Early in 2003, I noticed a curious phenomenon during the rehab of a dance patient with a four-year history of moderate-to-severe painful injuries to the hamstring muscles and upper tendon. MRI ruled out any tearing or ruptures even though scar tissue was visible and palpable. A tremor-like response of the entire leg under very light loads—particularly during eccentric active motion—caught my attention. Although fractionated motion is similar in appearance to muscle tremor, it does not stem from neuro-degenerative pathology. Instead, as I later discovered, the muscle tremor was likely caused by corrupted data pattern templates emanating from the cerebellum.4 Since we know that a primary function of the cerebellum is to smooth out motion, the emergence of fractionated or stuttered motion implies a decline in neural-cerebellar performance.5 This decline in brain performance can be measured creating a new “index of errors” of non-performance of the motor system propagated by the CNS. The correlation of musculoskeletal pain and eccentric fractionated motion has been shown to be extremely high in 264 documented cases. With smoothening of motion by way of the cerebellar controls over the motor system, pain abates in a clinically significant manner—both in timeliness and magnitude.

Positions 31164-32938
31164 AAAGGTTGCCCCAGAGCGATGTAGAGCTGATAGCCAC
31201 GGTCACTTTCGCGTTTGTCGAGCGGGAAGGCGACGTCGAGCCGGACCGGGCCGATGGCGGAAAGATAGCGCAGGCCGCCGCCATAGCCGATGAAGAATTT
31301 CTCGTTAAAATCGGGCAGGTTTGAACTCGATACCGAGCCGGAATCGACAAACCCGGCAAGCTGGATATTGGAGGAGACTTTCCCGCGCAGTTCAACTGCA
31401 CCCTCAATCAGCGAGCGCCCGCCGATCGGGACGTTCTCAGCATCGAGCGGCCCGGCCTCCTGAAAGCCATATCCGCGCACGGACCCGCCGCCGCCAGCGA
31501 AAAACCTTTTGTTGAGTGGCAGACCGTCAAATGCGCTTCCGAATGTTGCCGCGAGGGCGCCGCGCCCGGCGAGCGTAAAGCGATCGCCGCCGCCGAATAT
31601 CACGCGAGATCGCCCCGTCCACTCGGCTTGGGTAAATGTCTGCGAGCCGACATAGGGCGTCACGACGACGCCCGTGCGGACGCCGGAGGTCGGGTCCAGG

Table 1. Fractionated Motion Definitions and
Magnitudes in Cerebellar Insufficiency
Fractionation Magnitude Kinetically observed calibration (felt in the hands of the practitioner) during one micro-exercise cycle—including one concentric followed by one eccentric movement ‘Index of Errors’ Value
Very Large Characterized by sudden high static tension followed by collapse and loss of control, “stops in space” -4
Large Large stutters in motion but does not stop in space -3
Medium Moderate stutter deviations from smooth motion -2
Velocity Variance Variances in velocity comprised of acceleration and deceleration during movement—with or without fractionation -1.5
Small Slight stutter deviations from smooth motion -1
Vibration Kinesthetically felt as a vibration at approximately 15–20 cycles per second -0.5
Table 2. Assessment of Fractionated Motion
Index of Calibration